The Hollywood Reporter
Making ofHidden Figures Image Credit: The Hollywood Reporter
Making ofHidden Figures Image Credit: The Hollywood Reporter

The Making Of 'Hidden Figures'

Telling the true-life tale of three little-known African-American female mathematicians who helped launch America into space — even though they weren’t allowed to use the ‘whites only’ bathrooms — turned out to be no harder than rocket science.

Pamela McClintock

In the spring of 2014, first-time author Margot Lee Shetterly was driving back to her hometown of Hampton, Va., from neighboring Virginia Beach when she got a call from a New York number. She pulled off the road into a supermarket parking lot and found herself talking to veteran producer Donna Gigliotti.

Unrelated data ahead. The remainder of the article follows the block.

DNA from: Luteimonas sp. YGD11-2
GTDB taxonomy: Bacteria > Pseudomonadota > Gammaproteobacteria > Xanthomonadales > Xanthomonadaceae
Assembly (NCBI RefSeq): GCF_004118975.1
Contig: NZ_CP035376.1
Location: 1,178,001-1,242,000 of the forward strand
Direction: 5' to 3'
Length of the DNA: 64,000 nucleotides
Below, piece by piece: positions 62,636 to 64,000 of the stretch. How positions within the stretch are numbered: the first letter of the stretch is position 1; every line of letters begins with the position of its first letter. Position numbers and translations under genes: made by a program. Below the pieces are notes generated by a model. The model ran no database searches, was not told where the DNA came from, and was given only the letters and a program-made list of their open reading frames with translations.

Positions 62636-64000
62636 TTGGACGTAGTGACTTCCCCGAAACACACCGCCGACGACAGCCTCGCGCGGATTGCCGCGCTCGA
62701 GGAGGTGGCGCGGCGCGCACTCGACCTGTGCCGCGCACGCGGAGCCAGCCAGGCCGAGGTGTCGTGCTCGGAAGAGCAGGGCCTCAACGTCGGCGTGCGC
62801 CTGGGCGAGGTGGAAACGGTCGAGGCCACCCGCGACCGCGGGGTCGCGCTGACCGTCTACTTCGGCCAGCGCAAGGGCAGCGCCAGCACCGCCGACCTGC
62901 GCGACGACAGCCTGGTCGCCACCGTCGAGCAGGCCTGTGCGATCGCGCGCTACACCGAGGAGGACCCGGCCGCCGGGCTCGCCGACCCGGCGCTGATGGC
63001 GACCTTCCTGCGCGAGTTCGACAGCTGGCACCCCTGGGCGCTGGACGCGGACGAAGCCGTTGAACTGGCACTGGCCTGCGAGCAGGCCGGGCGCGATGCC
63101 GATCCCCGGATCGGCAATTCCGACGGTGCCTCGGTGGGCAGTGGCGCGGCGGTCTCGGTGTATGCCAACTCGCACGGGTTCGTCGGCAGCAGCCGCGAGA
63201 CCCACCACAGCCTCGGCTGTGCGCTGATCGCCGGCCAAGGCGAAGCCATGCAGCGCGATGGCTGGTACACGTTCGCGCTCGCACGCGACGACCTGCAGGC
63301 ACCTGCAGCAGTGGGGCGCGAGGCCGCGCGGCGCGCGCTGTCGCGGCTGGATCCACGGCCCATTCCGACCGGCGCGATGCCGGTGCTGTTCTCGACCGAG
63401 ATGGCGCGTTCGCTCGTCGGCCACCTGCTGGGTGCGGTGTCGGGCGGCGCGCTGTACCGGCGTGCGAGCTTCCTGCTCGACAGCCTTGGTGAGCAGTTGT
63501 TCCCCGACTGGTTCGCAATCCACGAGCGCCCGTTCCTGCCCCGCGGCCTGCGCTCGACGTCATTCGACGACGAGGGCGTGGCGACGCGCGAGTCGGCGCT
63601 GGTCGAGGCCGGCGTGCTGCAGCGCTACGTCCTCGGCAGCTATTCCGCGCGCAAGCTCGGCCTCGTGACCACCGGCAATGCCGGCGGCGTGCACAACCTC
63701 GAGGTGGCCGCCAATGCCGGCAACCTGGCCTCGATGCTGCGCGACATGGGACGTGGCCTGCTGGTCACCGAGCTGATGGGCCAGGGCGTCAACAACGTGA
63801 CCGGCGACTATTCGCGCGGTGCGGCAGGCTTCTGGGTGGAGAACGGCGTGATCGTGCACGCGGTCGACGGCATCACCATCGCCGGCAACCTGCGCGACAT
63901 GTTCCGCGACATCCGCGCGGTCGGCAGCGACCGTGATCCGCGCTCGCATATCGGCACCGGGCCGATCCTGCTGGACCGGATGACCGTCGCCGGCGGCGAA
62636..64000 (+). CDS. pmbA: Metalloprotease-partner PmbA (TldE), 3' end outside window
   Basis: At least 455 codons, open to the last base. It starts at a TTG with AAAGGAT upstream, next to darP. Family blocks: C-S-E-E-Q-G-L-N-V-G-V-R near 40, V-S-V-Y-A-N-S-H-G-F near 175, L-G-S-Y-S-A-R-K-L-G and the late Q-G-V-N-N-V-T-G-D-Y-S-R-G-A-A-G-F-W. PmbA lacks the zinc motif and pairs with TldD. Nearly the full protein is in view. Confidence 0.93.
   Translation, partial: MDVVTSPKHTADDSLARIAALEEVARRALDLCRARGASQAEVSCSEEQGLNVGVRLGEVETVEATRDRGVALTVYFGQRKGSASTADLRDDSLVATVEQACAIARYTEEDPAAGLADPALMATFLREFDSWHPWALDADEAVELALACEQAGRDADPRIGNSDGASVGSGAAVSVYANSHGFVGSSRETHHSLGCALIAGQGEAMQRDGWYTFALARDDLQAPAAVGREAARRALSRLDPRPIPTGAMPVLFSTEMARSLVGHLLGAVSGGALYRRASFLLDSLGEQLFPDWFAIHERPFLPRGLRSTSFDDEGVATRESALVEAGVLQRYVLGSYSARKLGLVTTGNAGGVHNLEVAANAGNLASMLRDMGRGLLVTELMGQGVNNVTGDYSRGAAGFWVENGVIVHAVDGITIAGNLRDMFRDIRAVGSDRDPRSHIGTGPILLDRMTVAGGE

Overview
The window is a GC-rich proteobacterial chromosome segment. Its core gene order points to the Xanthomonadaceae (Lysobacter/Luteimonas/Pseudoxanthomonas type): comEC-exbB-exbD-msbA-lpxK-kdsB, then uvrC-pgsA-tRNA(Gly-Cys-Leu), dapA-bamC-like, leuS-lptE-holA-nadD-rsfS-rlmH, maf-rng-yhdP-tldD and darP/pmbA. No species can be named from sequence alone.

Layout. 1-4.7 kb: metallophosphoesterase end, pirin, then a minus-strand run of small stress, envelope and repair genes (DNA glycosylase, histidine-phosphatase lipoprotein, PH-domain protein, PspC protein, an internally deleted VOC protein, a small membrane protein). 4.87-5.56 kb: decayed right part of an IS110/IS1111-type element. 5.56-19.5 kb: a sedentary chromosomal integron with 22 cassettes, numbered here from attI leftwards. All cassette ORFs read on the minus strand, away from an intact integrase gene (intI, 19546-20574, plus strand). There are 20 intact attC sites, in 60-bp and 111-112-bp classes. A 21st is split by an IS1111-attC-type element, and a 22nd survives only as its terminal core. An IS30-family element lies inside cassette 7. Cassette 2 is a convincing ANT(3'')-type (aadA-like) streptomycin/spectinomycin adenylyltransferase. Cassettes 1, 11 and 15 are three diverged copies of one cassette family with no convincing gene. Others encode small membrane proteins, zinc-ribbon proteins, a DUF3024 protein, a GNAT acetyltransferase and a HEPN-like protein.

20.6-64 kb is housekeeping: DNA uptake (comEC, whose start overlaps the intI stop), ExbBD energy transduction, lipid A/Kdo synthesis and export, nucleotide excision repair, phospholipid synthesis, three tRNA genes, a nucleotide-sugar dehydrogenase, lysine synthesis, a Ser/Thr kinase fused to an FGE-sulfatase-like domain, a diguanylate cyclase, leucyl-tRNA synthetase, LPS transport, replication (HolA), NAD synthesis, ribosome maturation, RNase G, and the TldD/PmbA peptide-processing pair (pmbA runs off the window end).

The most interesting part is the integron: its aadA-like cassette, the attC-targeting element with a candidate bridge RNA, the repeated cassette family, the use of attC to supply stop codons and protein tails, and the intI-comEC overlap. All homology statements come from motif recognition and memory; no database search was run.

Gigliotti had gotten hold of Shetterly’s 55-page book proposal for Hidden Figures, the true-life but little-known story of African-American female NASA mathematicians. Shetterly’s book still was more than two years away from publication, but Gigliotti already was plotting its trajectory to the big screen.

“Donna told me, ‘We are going to make a movie out of your book proposal,’ ” recalls Shetterly, 47. “She was very, very confident. I was like, ‘My God, this is my first book.’ But everything she said on that first phone call came true. She really had a vision.”

That vision, which arrived on screens Dec. 25 (and has grossed $2.7 million to date), is an early 1960s-set drama with an original score by Pharrell Williams that stars Taraji P. Henson, Janelle Monae and Octavia Spencer (who’s been nominated for a Golden Globe for her role). Set a


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